Of course, every MJNA press release includes a “Forward-Looking Disclaimer,” a legal protectant that shields the company from ramifications if “the actual results, performance, or achievements of Medical Marijuana Inc. [are] materially different” from predictions made in its press releases. Such disclaimers are typical in press releases issued by publicly traded companies.

MJNA’s financials didn’t seem to jive with the promises touted in the company’s press releases. During the first half of 2011, for example, Medical Marijuana Inc. announced that it was going to transfer shares to Hemp Deposit and Distribution Corporation in exchange for a facility that would “generate in excess of $40 million in revenue annually.”47 Over a year later, however, an audited financial statement for Medical Marijuana Inc. revealed that the company only had $16 million in assets, and of that, less than $15,000 was derived from facilities and real estate.48

Was Medical Marijuana Inc. dissembling about the transfer in order to pump up enthusiasm for its stock?

The complex enmeshing of “shell companies”—companies that act as vehicles for business transactions without actually having any assets or operations themselves—is another hallmark of pump and dump schemes, says Seattle-based Canna Law attorney Robert McVay.

“Novice investors will see the complicated structures and holding companies that have a bunch of shell companies attached to them, and [then] people put trust in these companies because they seem large and professional,” McVay told Project CBD.49

Corporate start-ups can also bolster their legitimacy—or shroud their stock market schemes—by entering into strategic relationships with affiliate firms whose public image is mutually enhanced by the partnership. Companies reference each other in their press releases, McVay explained, “and they’re able to pump each other up in terms of how they’re doing. You see it a lot when a company is involved in fraudulent action.”

CannaVest and PhytoSphere
Medical Marijuana Inc. went into damage control mode in September 2012 when its interim CEO Michael Llamas was indicted for mortgage fraud. A MJNA press release quickly announced that he was stepping “down from his position in order to focus his attention on personal business matters that are entirely unrelated to MJNA.”50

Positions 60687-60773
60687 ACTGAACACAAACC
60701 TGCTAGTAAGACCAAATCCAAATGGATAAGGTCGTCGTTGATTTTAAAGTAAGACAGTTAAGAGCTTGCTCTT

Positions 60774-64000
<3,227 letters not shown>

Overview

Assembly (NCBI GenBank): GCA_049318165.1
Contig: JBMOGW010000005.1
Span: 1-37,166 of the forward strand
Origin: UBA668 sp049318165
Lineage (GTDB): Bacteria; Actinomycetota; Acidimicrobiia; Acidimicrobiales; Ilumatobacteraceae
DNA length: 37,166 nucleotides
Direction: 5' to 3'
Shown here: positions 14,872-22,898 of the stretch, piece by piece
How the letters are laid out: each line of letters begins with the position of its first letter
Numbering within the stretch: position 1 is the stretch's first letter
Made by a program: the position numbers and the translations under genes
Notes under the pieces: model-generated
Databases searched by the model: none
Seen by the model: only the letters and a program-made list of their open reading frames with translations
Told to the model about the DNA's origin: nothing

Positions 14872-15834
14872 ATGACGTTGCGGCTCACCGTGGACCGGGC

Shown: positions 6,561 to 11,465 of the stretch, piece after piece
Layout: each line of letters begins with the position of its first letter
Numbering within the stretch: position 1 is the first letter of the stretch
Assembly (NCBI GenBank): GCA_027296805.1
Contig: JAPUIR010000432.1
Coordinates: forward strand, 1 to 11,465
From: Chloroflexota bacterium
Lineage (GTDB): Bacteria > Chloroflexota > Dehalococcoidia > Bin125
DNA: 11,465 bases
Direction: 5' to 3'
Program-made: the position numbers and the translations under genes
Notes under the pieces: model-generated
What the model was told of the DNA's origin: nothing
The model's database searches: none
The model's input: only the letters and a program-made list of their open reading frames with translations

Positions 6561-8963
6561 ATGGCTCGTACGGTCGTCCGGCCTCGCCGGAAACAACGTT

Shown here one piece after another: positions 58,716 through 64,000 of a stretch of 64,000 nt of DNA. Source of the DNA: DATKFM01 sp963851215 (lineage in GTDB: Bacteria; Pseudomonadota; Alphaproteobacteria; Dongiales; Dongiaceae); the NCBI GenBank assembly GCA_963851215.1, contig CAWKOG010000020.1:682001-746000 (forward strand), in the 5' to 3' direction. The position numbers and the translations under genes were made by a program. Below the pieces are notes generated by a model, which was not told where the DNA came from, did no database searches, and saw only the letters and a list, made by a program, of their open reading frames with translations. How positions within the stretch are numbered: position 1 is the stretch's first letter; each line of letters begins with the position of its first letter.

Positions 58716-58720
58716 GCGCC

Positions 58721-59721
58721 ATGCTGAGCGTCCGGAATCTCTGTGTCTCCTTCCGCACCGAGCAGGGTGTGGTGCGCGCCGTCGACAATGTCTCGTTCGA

A few months later, Michael Mona Jr. left his post as Management Committee Chairman of Red Dice Holdings, a MJNA subsidiary, to launch a new company called CannaVest.51 A corporate brochure published by CannaVest states that “Mr. Mona worked as a consultant to Medical Marijuana Inc. until early 2013 when he was named President and CEO of CannaVest Corp.”52

From January 2013 onward, CannaVest and Medical Marijuana Inc. not only pumped each other up in their press releases, they also formed a production and distribution line for CBD-infused “hemp oil” imports that bound the two together like the intestinal tract of conjoined twins. And they regularly exchanged shares with each other, lending an appearance of growth and productivity to outsiders.

The corporate headquarters of CannaVest is located on Rainbow Avenue in Las Vegas, Nevada, in the same Sin City suite that was also home base for a company called Roen Ventures. Co-founded by Mona and Llamas, Roen Ventures was hit with a $17.77 million legal judgment in 2012 for facilitating fraudulent land transactions in California.53

Before January 2013, CannaVest was known as Foreclosure Solutions, where Mona served as President and CEO.54 In order for Foreclosure to transition into CannaVest, some of Mona’s associates in other industries began buying CannaVest shares. Mona also funneled a $3 million loan through Roen Ventures to CannaVest, a maneuver that rankled Far West Industries, the creditor that had won the $17.77 million settlement against Roen Ventures. Far West Industries said that loan “was intended to prejudice creditors like Far West by concealing and wasting assets that would otherwise be available to satisfy the [$17.7 million] judgment.”55